Linux Display Switching Support For Apple MacBooks
Written by Michael Larabel in Linux Kernel on 15 August 2012 at 12:09 PM EDT. 1 Comment
Canonical and others continue to hack on rudimentary support for graphics display switching for Apple MacBook laptops bearing multiple graphics processors.

Seth Forshee on Tuesday published his latest work in this area for Apple display switching support to the kernel mailing list. The patches build upon vga_switcheroo to support display switching with the GMUX. While these three patches allow for display switching, graphics drivers may still have issues with this support on Apple hardware due to missing/invalid vBIOS information on Apple computers. The patches at least fix a GMUX state restoration issue that some MacBook users have seen.
This series adds display switching support for Apple laptops. The first two patches contain preparatory changes to vga_switcheroo, and the third contains the changes to support display switching with the gmux.

While these patches will allow switching the display mux, most Macbook owners will not be able to switch GPUs in practice until the graphics drivers are updated to deal with missing or incorrect vbios information on Apple machines. These patches do fix an issue seen by some users of Linux on Macbooks, however. These users will switch to the internal GPU in OS X and then reboot into Linux to save power, but after S3 the gmux gets reset to the discrete GPU. Adding the display mux support will fix this problem by restoring the gmux state during resume.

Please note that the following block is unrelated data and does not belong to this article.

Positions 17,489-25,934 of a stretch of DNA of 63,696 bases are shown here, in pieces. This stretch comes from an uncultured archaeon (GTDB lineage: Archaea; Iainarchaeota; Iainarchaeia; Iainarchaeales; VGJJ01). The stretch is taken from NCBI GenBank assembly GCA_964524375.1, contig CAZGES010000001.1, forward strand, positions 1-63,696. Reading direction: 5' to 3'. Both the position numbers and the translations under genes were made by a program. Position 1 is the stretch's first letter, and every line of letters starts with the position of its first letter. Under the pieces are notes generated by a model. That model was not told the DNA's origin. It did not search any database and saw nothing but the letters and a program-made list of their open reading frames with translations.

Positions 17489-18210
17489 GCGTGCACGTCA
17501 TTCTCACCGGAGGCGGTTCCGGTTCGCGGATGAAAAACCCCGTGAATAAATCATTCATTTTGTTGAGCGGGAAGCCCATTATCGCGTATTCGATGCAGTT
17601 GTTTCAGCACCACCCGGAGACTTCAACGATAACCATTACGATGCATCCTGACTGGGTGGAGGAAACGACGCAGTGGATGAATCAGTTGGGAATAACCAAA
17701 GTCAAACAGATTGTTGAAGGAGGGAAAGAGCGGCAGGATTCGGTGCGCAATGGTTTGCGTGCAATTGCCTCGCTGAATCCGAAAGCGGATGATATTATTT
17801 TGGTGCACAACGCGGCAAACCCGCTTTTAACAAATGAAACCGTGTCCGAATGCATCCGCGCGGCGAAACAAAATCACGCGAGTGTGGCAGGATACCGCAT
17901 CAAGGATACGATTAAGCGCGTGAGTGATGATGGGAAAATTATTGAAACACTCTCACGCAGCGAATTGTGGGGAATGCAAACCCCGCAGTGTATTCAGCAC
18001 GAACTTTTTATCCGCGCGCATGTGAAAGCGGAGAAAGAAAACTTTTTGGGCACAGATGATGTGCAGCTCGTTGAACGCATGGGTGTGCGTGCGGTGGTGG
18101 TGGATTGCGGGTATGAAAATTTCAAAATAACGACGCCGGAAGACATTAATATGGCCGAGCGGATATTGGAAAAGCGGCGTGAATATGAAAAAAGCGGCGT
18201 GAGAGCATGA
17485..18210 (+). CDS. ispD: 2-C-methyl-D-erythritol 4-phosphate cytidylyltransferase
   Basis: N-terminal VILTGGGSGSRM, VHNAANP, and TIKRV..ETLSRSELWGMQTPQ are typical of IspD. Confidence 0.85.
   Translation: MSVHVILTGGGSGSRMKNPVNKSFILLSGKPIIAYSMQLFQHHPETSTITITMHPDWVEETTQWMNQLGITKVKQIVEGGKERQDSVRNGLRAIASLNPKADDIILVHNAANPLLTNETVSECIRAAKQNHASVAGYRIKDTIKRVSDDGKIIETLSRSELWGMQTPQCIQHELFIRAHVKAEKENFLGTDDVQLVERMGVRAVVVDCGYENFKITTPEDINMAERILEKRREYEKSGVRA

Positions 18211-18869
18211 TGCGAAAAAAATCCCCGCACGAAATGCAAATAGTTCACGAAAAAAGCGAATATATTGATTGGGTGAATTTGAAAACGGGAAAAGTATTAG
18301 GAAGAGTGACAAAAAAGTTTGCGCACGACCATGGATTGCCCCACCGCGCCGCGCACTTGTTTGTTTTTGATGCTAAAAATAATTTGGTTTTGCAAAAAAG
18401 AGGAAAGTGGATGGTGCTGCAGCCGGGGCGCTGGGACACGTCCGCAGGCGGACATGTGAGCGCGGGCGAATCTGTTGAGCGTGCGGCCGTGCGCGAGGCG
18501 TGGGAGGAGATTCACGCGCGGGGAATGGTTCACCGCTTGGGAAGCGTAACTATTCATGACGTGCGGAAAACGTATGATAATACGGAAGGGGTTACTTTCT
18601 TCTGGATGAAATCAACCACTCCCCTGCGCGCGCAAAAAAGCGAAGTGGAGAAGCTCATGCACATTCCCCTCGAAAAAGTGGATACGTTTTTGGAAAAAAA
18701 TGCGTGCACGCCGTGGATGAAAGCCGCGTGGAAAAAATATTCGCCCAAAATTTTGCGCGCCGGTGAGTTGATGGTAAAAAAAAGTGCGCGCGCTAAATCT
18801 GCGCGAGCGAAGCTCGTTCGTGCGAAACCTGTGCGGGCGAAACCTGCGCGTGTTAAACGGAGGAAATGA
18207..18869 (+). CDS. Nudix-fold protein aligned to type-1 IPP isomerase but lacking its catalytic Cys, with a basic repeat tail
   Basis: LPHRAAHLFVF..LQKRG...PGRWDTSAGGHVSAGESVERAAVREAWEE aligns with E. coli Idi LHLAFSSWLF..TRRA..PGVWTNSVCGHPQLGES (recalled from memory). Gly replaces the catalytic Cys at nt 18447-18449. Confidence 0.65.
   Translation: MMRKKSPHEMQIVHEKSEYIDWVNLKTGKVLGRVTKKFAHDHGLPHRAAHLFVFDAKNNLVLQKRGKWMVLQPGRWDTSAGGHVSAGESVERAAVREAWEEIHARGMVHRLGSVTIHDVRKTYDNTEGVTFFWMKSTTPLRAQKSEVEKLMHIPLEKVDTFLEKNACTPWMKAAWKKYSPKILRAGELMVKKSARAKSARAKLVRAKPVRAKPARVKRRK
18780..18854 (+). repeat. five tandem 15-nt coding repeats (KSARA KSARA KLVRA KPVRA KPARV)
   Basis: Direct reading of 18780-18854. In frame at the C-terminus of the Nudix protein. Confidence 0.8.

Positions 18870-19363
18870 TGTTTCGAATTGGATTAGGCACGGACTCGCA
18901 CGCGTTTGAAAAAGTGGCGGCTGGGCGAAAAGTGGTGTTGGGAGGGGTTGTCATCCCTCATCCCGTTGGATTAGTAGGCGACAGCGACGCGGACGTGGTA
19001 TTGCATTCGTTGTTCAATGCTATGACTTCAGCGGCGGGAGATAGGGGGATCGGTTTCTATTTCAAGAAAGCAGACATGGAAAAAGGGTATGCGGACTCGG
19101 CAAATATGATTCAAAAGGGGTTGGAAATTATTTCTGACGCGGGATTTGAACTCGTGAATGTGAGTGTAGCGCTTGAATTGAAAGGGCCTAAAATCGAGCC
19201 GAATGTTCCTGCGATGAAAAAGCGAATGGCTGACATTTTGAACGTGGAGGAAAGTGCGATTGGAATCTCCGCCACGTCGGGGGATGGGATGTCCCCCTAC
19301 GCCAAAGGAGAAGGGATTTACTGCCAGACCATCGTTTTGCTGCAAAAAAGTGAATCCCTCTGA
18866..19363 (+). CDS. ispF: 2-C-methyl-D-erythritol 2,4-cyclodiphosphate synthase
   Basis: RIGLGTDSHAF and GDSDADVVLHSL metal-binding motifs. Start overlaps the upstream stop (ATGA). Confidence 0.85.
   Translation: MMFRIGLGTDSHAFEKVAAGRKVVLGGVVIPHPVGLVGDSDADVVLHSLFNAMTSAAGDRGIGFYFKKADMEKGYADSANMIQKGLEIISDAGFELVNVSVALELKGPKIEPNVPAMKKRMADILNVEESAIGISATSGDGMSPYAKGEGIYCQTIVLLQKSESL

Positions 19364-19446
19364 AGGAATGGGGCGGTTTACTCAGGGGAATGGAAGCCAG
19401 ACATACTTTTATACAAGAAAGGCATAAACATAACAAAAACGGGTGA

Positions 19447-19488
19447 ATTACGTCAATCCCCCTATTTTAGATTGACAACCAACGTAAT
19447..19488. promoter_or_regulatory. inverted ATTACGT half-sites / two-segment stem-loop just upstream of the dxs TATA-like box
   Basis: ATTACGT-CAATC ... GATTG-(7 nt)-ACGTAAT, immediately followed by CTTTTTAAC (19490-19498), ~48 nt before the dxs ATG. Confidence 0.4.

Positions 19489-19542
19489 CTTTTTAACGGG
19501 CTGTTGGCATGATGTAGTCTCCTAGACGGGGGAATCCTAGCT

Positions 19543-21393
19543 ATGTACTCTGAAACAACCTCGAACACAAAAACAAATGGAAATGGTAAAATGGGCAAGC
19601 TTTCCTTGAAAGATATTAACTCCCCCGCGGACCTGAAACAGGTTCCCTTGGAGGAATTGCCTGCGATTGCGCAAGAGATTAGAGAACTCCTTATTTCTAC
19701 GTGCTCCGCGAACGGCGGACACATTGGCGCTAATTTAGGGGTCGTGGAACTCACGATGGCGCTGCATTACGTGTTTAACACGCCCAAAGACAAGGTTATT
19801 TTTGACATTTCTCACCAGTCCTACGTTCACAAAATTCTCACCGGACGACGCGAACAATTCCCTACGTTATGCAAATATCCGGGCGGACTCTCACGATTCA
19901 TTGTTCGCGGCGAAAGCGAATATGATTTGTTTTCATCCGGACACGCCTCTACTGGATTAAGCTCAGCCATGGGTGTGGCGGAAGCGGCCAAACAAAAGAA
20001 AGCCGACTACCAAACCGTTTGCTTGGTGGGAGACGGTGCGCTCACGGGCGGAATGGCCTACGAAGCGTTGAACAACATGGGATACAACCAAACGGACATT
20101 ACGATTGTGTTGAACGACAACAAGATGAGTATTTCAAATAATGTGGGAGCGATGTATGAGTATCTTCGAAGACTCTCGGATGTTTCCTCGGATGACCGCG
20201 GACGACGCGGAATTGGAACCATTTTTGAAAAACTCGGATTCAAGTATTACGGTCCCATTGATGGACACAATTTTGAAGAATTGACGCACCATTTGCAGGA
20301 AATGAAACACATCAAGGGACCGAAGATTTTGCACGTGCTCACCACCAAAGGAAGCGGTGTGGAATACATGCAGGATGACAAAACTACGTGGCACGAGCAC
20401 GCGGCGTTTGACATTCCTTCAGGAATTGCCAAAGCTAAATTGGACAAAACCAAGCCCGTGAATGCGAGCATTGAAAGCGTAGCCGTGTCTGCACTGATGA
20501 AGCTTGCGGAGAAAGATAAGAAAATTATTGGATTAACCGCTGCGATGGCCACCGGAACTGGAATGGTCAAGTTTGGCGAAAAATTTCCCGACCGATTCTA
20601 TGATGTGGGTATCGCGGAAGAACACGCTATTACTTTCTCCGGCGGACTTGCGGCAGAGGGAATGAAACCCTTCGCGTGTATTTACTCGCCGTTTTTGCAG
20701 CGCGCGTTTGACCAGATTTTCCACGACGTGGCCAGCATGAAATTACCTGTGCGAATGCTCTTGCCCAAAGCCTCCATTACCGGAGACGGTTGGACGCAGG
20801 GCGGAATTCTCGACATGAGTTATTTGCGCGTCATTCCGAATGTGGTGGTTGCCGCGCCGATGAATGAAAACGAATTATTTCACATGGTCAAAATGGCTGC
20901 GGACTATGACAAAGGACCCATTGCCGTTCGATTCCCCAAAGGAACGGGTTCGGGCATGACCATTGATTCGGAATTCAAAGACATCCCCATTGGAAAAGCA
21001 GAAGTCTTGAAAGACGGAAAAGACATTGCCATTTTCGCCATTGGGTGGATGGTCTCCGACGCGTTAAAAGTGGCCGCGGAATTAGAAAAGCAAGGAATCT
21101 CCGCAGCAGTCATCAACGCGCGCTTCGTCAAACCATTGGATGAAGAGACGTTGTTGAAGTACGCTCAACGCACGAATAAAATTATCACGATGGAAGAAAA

Matthew Garrett has also been working on Apple GMUX support for the newer Apple Intel/NVIDIA graphics hardware per these patches from this week. Matthew Garrett's been playing around with an Apple Retina MacBook Pro and trying to better the Linux support, but from my testing thus far, I absolutely cannot recommend running any Linux distribution at this time bare-metal on Apple's newest notebook with its incredible display. There's many outstanding problems and all of the issues will likely not be all ironed out and found in tier-one distributions until early next year at least.
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Michael Larabel is the principal author of Phoronix.com and founded the site in 2004 with a focus on enriching the Linux hardware experience. Michael has written more than 10,000 articles covering the state of Linux hardware support, Linux performance, graphics drivers, and other topics. Michael is also the lead developer of the Phoronix Test Suite, Phoromatic, and OpenBenchmarking.org automated benchmarking software. He can be followed via Twitter or contacted via MichaelLarabel.com.

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